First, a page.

Blue T-shirt, jeans, sneakers - anyone who sees Prof. Till Ischebeck standing in front of the Institute building at Schlossplatz 8 could easily mistake him for a PhD candidate. That, however, is a career step he took a while ago. Till Ischebeck was recently appointed to a position at the University of Münster: as of September, he is Heisenberg Professor at the Institute of Biology and Biotechnology of Plants. On a sunny September morning he wears a broad smile as he welcomes his visitor - someone who has come to meet him and write an article on him for the University newspaper.
A walk through the Botanical Garden is on the agenda for this purpose - and Ischebeck talks about himself and his research: married, two daughters aged 10 and 14; post-doctorate at the University of Göttingen from 2008-2010, after that a good two years at the University of Vienna - including a few months of parental leave - and then back to Göttingen, where, beginning in January 2016, he headed a team of junior researchers. Those are the outlines of his life - and now he is in Münster.
The appointment to Münster University was a twofold stroke of luck for Ischebeck, who is also a passionate amateur guitarist. For one thing, he grew up in Münster and his parents live here. "It’s great to be back in this city again," he says. "And also, Münster University is one of the biggest centres for plant biotechnology in Germany - with outstanding opportunities for working with people in the Faculty of Biology, as well as in the Faculty of Chemistry and Pharmacy."
He stops in front of the Alpinum in the Botanical Garden. In reply to the question of what he plans to devote himself to in the coming years, he says, "My favourite subject is green biotechnology. What I want to work on, in particular, is finding practical applications for results from basic research." Take oleosomes, for example: these tiny components of plant cells are what Till Ischebeck pays particular attention to. They are natural production centres and act as storage facilities for vegetable oils and other water-insoluble substances, making them practically miniature factories and storage facilities in one. In dandelions, for example, rubber is produced in modified oleosomes - and this has become a focus of public attention as a raw material for bicycle and car tyres produced in an environmentally friendly way. So far, Ischebeck has been doing research above all on thale cress, an unassuming little plant with white flowers which is very often used in work carried out in plant research, enabling basic processes to be well researched. In future, however, he will be extending his research work to include agricultural plants such as camelina (gold-of-pleasure) and tomatoes.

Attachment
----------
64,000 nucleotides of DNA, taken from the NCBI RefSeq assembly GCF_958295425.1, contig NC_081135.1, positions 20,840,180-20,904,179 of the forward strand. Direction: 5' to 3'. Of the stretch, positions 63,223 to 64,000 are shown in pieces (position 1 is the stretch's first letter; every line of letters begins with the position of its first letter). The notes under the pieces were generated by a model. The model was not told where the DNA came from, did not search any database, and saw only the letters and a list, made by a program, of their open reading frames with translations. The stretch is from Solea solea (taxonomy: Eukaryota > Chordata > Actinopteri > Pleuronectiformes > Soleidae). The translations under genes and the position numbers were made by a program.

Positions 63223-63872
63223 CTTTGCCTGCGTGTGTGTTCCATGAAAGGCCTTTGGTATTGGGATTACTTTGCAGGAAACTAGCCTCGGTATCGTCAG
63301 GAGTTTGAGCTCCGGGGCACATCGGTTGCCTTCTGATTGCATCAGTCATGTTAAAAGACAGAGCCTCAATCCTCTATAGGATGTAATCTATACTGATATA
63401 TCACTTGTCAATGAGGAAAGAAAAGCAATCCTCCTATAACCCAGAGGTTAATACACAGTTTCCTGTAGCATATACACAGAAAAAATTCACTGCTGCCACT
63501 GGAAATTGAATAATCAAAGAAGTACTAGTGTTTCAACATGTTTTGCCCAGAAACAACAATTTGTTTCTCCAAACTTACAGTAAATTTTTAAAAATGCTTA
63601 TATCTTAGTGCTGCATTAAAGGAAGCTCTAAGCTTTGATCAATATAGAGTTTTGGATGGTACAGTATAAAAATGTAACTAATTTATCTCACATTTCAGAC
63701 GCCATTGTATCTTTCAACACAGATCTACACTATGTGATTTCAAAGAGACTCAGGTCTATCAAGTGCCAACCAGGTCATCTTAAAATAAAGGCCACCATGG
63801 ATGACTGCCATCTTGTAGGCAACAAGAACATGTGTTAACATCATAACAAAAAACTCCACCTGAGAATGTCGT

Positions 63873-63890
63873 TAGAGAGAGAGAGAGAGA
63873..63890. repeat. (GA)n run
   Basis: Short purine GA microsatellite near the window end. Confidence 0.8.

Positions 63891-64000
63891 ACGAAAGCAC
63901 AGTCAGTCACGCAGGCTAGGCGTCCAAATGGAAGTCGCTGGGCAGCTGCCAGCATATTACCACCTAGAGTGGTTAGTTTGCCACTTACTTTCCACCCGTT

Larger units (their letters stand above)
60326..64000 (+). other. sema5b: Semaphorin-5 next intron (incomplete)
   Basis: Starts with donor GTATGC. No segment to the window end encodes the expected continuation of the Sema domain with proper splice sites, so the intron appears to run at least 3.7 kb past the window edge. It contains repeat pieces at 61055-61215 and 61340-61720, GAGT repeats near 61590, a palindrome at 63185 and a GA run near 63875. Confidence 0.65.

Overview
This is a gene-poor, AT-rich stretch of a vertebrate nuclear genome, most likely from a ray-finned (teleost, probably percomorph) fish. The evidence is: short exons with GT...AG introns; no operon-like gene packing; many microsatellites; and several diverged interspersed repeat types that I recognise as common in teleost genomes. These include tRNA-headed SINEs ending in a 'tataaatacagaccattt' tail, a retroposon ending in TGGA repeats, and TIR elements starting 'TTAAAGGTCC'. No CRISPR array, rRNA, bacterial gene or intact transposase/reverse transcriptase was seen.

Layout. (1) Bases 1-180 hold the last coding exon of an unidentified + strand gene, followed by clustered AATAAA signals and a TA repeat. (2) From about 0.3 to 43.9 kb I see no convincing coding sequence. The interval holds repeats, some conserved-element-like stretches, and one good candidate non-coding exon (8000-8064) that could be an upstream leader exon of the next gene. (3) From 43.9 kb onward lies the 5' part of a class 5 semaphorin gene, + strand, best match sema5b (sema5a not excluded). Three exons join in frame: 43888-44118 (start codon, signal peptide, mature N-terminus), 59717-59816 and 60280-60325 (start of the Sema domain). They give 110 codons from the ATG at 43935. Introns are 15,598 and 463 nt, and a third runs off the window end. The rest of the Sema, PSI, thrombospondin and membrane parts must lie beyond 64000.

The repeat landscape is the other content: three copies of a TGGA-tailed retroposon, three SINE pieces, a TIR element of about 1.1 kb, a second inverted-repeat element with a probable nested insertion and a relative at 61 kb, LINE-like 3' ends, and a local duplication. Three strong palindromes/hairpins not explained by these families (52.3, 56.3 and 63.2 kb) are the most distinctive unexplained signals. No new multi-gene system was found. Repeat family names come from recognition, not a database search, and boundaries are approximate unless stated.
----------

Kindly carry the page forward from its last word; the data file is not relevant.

Till Ischebeck is especially interested in the question of whether the oleosomes in plants can be repurposed in such a way that they produce new substances of interest for applications, such as terpenoids - which include for example scents and antibodies in plants and which are precursors to several vitamins. Another research subject concerns the possibilities of using oleosomes to protect crop plants from stress, for example through heat or pests.